I don’t have too much to say about the movie.  Brian Cox’s performance is the least impressive of the four actors to play Hannibal.  It was interesting to see a young William Petersen (who I really only know from CSI) as Graham.  Tom Noonan did well with the role of Dolarhyde.  The movie does pretty well with the source material, not deviating in annoying ways.  I think I’d have enjoyed it more if it weren’t for the mediocre ’80s synth soundtrack and for the fact that the later film adaptation is overall better.  I felt like the pacing was a little off, and there were too many random scenes that just didn’t seem to contribute to the story as effectively as they could have.  I think my biggest issue with the film was how it mentioned Will Graham’s empathetic ability to get into the minds of killers, but did very little to show the audience that fact.

Wow, that was a veritable treatise on Hannibal Lecter.  I hope to get comments with all of your thoughts on all of these books and shows and movies.

 

P.S. This post has a sequel, discussing Hannibal season 2!

Mama

Anybody who is half as serious about Halloween as my friends are watch horror movies all throughout October.  Well, all throughout the year, but October brings a concentrated dose of the scary.  That said, a few nights ago I Redboxed Mama as part of a double date as one of my many Halloween-appropriate film choices.  From looking at reviews on IMDb I could tell that feelings about the film were mixed, the critics feeling pretty lukewarm about it, the users more positive.  The top five or so user reviews very articulately explained very positive (eight to ten stars) feelings about the film, so I decided to give it a shot.

As a whole, I liked it.  I’m going to break it down more than that, but I fear that my critique may give an unduly negative feel about the film, Sadly, this poster is slightly scarier than the film itself.so I just want to be clear that as a whole this is an enjoyable film that doesn’t make for a wasted evening.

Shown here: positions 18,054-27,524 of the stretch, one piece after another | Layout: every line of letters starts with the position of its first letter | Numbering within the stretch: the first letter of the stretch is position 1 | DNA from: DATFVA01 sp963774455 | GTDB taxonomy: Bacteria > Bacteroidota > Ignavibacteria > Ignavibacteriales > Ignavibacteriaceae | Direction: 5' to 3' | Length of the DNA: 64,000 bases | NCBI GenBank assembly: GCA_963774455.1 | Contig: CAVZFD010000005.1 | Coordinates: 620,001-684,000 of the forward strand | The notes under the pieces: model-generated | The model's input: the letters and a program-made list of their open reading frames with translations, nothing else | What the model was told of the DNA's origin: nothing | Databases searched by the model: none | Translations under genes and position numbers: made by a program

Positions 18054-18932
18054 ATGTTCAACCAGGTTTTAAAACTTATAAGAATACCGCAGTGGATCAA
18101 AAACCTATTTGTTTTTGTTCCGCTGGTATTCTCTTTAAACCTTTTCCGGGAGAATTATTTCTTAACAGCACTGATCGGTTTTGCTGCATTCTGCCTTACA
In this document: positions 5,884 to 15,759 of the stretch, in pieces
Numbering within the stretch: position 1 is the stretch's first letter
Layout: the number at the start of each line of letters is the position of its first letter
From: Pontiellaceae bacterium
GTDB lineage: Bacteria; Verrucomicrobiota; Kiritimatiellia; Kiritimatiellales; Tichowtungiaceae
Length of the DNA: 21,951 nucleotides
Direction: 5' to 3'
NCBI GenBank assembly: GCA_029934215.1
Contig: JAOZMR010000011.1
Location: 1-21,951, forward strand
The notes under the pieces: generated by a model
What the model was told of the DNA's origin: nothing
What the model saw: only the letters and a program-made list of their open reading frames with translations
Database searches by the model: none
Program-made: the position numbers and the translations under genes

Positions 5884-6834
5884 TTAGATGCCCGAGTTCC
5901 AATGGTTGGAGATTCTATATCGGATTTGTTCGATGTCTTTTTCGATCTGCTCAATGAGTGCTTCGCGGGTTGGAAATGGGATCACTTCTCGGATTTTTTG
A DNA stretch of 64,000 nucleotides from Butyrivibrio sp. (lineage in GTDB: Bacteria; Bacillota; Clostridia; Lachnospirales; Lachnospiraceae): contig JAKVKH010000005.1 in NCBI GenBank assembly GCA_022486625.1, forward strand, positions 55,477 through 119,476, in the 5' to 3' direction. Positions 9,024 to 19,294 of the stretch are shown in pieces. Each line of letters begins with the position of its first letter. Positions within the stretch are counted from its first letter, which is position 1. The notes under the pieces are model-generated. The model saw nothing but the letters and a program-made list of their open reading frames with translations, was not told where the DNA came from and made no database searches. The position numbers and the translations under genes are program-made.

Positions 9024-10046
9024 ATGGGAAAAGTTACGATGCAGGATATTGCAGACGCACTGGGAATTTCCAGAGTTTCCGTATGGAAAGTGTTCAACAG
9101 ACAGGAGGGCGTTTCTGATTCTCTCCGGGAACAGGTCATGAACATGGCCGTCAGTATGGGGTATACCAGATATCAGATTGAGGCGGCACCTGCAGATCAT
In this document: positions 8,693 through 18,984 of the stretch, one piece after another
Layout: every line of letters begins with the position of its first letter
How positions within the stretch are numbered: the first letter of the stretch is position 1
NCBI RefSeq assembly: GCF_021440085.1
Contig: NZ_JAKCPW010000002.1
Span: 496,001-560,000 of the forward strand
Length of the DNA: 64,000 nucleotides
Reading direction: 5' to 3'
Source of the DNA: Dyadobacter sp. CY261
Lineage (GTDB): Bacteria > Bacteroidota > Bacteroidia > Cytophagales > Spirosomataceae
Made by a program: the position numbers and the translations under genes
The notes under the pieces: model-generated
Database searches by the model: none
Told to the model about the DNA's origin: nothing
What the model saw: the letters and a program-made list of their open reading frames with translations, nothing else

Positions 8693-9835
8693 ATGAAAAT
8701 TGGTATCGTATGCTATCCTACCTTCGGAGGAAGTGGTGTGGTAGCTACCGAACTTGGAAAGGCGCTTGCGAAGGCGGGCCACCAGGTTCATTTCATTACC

For starters, just a brief blurb on the gist of the plot, as free from spoilers as I can manage: Mama is the story of a young couple, Annabel and Lucas, the latter of whom having a recent family tragedy in which his brother went nuts and shot a bunch of people, kidnapped his young daughters, and disappeared.  The broken family has a car crash, ends up in the woods, and the father is killed, leaving two very young girls to be cared for by a supernatural entity known as “Mama.”  For years Lucas funds a constant search for his brother and his nieces, and finds them– shaped by the years in the forest.  The plot then takes off with all these pieces in place.

That was surprisingly difficult to explain.  Let’s just say it sets all this up very nicely.

The most impressive element of this film is the acting.  The adult cast’s performances were all very solid, but the real stars of the show were the little girls.  They capture the broken social skills of the girls, really showing off in a tangible way (their movements) how inhuman living in the woods made them.  The differences between the two girls– with the younger, who has no memories of civilized life– being so distinct when they are reintroduced to society is also impressively portrayed.  In many ways the girls are the most frightening element of the film.